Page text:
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Analysis shows $1 trillion wage loss by workers through 2012


JANUARY 2010, Allentown/Bethlehem/Easton edition of The Union News

Analysis shows $1 trillion wage loss by workers through 2012


REGION, December 5th- According to a study released by the Center for Economic and Policy Research (CEPR), an independent economic think tank in Washington, DC., despite growing economic optimism, the economy is still far from full recovery.

“From the standpoint of jobs, the economic variable that most concerns Americans, we are not even one third of the way through the recession. Unemployment will cost workers more in terms of lost wages and salaries in 2010 and 2011 than they have this year,” states John Schmitt, a senior economist at the Center for Economic Research Center.

The report called, “The $1 Trillion Wage Deficit,” estimates the earnings loss of Americans from the beginning of the recession through 2012. The findings show that United States workers will lose a total of over $1 trillion in wages and salaries as a result of the Great Recession and the economy will continue to shed hundreds of thousands of jobs over the next three years under current policy.

The study uses recent data from the Department of Labor’s Bureau of Labor Statistics (BLS) and projections from the Congressional Budget Office (CBO) on economic performance through 2012.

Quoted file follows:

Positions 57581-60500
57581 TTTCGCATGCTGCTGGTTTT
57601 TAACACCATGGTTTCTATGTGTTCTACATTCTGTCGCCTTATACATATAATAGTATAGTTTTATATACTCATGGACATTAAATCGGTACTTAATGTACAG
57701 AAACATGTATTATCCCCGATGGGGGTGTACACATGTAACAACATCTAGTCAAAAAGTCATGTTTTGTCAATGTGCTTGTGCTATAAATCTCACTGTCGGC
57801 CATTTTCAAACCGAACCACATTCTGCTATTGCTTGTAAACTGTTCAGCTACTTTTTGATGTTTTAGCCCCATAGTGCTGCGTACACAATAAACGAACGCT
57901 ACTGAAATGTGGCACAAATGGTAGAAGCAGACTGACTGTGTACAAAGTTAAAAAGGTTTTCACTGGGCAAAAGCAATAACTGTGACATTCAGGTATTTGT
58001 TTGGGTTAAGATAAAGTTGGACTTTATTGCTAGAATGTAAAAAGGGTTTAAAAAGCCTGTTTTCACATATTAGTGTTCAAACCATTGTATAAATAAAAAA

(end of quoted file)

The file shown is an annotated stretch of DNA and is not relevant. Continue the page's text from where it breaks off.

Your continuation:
“To put this into context, the total cost of the recession in terms of lost wages is substantially higher than the estimated ten-year cost of current health care reform,” added Mr. Schmitt.

The analysis shows lost wages and salaries twenty-five percent higher in 2010 ($310 billion) than in 2009 ($247 billion). In 2011, losses will be $252 billion, higher than losses for 2009.

And in three years from now in 2012, losses will still be three times higher at $147 billion, than they were in 2008, the first full year of the recession.

The study suggest African Americans and Latinos will be especially hard hit, with the recession causing them wage losses of $142 billion and $138 billion, respectively.

The report’s cost estimates do not include the cost of lost health insurance or pension coverage, lost earnings from reductions in hours for workers who keep their jobs, or any cuts stemming from belt-tightening pressures in the workplace because of the recession. The recession began in December 2007.

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